How to Sell Your Engagement Ring

April 19, 2017 By swj-eric

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It goes without saying that there’s rarely a pleasant story behind the circumstance of having an engagement ring to sell. So, it’s definitely not a good time to add insult to injury by rushing into any transaction that isn’t in your best interest.

To help you get the most benefit out of a typically disagreeable situation, we’ve compiled a list of dos, don’ts and other tips to help you sell your diamond (or gemstone) ring discerningly.

1. Take your time. While it’s understandable that you may be keen to get rid of your ring as quickly as possible, you still need to proceed with caution when choosing appraisers, dealers, auction sites, sales boards, etc.

During every step of your ring selling process, you’ll want to avail yourself of reviews, Better Business Bureau ratings, and word of mouth pertaining to any entity you consult with.

2. Educate yourself. You most likely know your diamond’s cut and carat size, but might not be as clear on color or clarity. While these aren’t things you can determine on your own, you can learn the “language” and gain a better understanding of the factors that go into establishing a diamond ring’s worth by doing some online research.

The ability to interpret any “stamp marks” you find inside your ring band helps too, since they can identify details like karat weight (gold), carat weight (stone), platinum percentage, manufacturer, jeweler, etc. Note: stamp marks can be wrong in the event your stone has been “swapped out,” your ring was purchased second-hand or purchased from a dubious source.

Arming yourself with the facts and being able to ask the right questions will not only enable you to make better decisions, it will also make shady dealers less likely to target you.

3. Keep your feet on the ground. It’s best to prepare yourself, right off the bat, for the likely possibility that your ring’s not as valuable as you think it is. Unless you’re selling a valuable antique or an extremely rare diamond (in which case you probably have people to handle that for you and are only reading this out of boredom), no one is going to pay even close to the retail price for which your diamond was originally purchased.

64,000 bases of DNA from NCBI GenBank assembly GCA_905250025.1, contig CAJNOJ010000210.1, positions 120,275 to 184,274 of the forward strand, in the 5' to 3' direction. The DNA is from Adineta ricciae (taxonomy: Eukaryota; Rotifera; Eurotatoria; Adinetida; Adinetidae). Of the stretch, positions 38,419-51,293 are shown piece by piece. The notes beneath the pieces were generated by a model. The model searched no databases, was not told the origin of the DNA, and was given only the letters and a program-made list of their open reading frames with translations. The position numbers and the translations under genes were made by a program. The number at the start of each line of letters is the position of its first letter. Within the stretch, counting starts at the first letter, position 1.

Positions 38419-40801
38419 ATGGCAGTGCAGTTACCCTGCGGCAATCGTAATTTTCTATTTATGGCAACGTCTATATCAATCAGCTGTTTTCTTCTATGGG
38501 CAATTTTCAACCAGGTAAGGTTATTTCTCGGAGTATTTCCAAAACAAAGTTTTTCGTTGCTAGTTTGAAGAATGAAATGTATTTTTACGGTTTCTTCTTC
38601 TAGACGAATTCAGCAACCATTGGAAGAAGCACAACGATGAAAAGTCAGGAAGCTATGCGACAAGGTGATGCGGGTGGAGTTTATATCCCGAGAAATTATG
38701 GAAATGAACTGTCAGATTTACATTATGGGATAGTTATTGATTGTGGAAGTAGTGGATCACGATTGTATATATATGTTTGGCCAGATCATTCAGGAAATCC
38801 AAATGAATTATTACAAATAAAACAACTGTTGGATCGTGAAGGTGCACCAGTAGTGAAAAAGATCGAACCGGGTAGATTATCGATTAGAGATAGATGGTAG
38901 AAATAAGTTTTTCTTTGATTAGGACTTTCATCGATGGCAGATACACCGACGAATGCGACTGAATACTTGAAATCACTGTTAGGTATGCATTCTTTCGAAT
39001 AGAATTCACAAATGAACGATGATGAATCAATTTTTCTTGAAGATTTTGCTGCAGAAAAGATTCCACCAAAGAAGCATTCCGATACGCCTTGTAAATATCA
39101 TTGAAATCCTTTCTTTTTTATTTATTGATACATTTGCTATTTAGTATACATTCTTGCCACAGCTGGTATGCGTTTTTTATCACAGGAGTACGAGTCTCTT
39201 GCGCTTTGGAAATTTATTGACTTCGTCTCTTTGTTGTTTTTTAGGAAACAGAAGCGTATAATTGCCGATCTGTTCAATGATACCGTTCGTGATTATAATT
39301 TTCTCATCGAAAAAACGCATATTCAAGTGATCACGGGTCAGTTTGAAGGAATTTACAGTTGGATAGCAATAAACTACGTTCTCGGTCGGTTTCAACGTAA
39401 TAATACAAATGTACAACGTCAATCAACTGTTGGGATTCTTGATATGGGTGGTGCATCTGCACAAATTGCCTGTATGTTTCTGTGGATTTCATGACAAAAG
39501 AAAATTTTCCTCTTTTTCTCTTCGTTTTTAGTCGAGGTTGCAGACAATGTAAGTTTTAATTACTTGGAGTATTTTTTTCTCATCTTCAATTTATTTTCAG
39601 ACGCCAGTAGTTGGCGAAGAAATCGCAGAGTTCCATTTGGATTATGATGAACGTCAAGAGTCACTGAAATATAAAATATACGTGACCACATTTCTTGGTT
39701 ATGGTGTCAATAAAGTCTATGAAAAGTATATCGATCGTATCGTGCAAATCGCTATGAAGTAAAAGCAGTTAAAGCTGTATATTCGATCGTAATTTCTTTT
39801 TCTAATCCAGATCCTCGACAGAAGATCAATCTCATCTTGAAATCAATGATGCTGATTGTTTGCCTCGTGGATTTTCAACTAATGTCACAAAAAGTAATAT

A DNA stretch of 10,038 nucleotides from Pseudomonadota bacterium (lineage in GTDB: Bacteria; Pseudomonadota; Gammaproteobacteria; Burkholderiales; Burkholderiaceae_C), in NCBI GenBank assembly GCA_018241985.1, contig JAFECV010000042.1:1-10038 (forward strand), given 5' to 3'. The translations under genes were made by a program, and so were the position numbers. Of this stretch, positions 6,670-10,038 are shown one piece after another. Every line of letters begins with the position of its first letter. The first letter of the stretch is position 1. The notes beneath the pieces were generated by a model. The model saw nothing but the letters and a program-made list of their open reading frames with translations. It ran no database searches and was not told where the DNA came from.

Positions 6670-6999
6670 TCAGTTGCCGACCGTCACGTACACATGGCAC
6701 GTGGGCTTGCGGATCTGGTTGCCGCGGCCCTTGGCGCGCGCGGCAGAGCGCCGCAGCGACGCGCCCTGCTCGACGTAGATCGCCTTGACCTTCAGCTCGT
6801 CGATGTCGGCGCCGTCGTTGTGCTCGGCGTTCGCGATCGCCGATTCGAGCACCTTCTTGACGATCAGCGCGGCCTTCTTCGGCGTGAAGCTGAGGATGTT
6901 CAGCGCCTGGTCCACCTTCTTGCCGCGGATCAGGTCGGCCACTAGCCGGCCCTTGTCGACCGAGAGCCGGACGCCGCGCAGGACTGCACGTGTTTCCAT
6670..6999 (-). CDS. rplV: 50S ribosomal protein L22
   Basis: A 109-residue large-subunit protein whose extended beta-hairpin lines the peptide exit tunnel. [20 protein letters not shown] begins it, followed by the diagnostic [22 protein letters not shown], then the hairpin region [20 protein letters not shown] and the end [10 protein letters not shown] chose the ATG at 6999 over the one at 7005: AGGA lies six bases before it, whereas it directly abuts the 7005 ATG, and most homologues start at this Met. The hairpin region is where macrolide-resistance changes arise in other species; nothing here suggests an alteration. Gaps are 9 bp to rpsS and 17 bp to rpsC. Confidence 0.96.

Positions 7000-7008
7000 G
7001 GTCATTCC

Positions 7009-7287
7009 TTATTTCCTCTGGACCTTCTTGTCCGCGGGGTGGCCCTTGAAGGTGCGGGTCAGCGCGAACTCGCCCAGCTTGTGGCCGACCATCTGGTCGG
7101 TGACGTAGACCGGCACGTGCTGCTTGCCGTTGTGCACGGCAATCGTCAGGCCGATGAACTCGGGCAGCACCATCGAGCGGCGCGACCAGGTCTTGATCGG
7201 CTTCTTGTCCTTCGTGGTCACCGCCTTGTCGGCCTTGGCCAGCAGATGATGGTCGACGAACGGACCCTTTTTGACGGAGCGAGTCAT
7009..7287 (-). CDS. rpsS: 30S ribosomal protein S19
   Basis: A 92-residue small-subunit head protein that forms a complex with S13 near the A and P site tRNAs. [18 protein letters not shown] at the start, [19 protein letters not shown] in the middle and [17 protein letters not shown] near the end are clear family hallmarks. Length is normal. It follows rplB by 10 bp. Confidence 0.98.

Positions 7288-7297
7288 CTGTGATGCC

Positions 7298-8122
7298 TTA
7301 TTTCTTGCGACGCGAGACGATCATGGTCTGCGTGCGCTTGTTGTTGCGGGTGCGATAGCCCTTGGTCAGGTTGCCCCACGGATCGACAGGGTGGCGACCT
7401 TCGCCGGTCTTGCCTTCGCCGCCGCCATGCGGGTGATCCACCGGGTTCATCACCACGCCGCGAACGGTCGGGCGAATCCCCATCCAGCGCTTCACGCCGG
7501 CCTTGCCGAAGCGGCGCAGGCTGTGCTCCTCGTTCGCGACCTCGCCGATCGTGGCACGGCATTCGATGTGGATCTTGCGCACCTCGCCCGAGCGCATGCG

4. Get more than one trustworthy appraisal and a professional cleaning, if needed. To get the best idea of your ring’s current market value, try to find a few reputable appraisers in your area using your best detective skills (as mentioned before: ask friends, read reviews, BBB, etc.).

It’s also important to make sure your appraisal is performed by a gemologist who’s been certified by an accredited school such as the GIA (Gemological Institute of America) or the ISG (International School of Gemology).

5. Carefully consider your options. It may be both a blessing and a curse that anyone wanting to sell a diamond ring (or any type of jewelry) has myriad options, since there are pros and cons associated with each method.

  • Selling to the public: This can be achieved simply through online or print advertising, but be sure to make safety your first priority and use recommended precautions. A person buying from you directly will generally pay more than a dealer, but you still need to beware of con artists and other unsavory characters.
  • Online sales platforms: eBay is a feasible option for those who have experience and sites like “I Do . . . Now I Don’t” or “Worthy” can be effective as well, although the process can be time-consuming and the sites will take a percentage of the sale.
  • Consignment: Some jewelers sell items on consignment, but the store takes a cut and you won’t be paid until the ring sells, so this method can take some time.

Accredited jewelry buyer: Probably the fastest and most hassle-free way to sell your engagement ring, a reputable jewelry buyer will typically arrange a discreet, confidential appointment during which they’ll examine your ring and offer you a price based on both your ring’s quality and current market values.

6. Vet your options. It’s important to use as much caution in choosing a buyer for your ring as you did when you had it appraised. As always, read reviews, check the BBB, and if you’re going to sell your ring on consignment or to a jewelry buyer, make sure the representative you’re dealing with is a certified gemologist from a reputable school.

If you have an engagement ring to sell and have questions about how to get started or are would like a free consultation, please don’t hesitate to call the experienced, GIA-certified gemologists at Southwest Jewelry Buyers. We have an A+ rating with the BBB, scores of happy clients and 17 years as one of Arizona’s most trusted jewelry buyers.